Kobolyev is credited with overseeing the transformation of Naftogaz from a financial basket case accounting for 27% of state budget spending in 2014, to a net contributor of UAH 121 billion to government coffers in 2019. There are concerns that his dismissal may now pave the way for greater political influence and the return of corrupt practices. However, the future direction of the Ukrainian energy giant is far from clear. The new CEO is a former colleague of Kobolyev who has a reputation as a reformer, so it remains far too early to write off the long-term prospects for further progress.
The continued reform of Naftogaz is of vital strategic importance for Ukraine as the country seeks to build trust and attract Western investment while struggling against ongoing Russian aggression. Since 2014, the reform of Ukraine’s notoriously corrupt gas sector has been among the country’s most important steps towards minimising Russian influence and aligning with European standards.
Following the Euromaidan Revolution, one Ukrainian official told the author that reforming the country’s gas market was an existential decision. Staying committed to reform and upholding strong safeguards against political intrusion should remain as much of a priority now as it was seven years ago.
The fate of Ukraine as a transit route for Russian gas currently hangs by a thread. Gazprom is working to complete its Nord Stream 2 project, a highly contested pipeline corridor designed to divert flows away from Ukraine to Germany. If the pipeline is completed, Ukraine stands to lose billions in transit revenue. The country’s vulnerability to a potential escalation in Russian military aggression would also dramatically increase.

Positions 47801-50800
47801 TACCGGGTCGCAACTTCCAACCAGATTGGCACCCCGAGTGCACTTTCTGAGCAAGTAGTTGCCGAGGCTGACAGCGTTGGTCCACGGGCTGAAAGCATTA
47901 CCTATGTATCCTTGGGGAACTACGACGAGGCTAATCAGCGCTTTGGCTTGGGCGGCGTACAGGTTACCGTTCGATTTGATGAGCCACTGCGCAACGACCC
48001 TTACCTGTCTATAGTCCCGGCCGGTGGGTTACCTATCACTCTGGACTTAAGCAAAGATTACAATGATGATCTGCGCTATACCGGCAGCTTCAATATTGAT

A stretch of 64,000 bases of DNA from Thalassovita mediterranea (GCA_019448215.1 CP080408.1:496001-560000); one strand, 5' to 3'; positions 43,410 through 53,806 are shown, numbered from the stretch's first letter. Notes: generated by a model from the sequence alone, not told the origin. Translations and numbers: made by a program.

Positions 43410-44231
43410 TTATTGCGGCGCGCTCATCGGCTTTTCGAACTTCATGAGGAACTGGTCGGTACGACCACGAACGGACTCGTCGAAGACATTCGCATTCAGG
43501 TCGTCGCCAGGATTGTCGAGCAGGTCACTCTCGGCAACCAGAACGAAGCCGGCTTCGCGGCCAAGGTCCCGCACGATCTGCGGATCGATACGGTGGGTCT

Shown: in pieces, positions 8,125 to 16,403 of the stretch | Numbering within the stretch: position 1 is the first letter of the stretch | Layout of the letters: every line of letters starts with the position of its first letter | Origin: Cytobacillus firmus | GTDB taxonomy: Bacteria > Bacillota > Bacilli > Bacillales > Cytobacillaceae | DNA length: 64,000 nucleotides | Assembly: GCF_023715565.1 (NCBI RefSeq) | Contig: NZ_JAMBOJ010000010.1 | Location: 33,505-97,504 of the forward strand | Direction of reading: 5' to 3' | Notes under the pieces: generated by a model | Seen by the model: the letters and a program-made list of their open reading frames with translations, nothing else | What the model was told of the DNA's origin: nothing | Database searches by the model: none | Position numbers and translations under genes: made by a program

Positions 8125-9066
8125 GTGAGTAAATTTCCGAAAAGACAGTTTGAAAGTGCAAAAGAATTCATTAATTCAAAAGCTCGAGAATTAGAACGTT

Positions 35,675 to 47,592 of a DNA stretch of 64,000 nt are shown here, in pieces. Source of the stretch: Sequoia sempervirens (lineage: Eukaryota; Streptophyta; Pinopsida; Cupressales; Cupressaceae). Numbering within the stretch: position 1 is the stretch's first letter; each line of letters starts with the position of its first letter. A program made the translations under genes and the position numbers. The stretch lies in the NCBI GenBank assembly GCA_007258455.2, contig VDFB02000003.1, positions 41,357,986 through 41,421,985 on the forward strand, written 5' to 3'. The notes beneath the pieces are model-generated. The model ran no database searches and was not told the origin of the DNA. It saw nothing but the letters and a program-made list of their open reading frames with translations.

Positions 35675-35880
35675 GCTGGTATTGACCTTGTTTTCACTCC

The blunt truth is that, should Nord Stream 2 become operational, Ukraine’s only option to avoid losing its energy sector importance and retaining Western support will be to carry on with its reform commitments and inspire credibility through predictable, stable rules.
Last year, Ukraine impressed its European neighbours by making determined progress towards reform in its gas sector. The country was able to attract dozens of European, North American, and Asian companies, who used Ukraine’s vast gas storage facilities to clear a supply overhang. They did so because they trusted the rules put in place by Naftogaz, as storage operator, and GTSO as the transmission system operator.
If Ukraine cannot now guarantee the further independence of these companies, as well as that of key SOEs in other sectors of the economy, the country risks losing the hard-won gains of recent years and suffering a fresh blow to its international image.
“When Ukraine was a transit corridor for Russian gas to European markets, everyone was concerned for Ukraine. If Ukraine loses its transit and its credibility, who will be screaming for Ukraine?” concluded one European official on April 28 as the international community began to digest the potential implications of Kobolyev’s dismissal.
Dr. Aura Sabadus is a senior energy journalist who writes about Eastern Europe, Turkey, and Ukraine for Independent Commodity Intelligence Services (ICIS), a London-based global energy and petrochemicals news and market data provider. You can follow her on Twitter @Asabadus.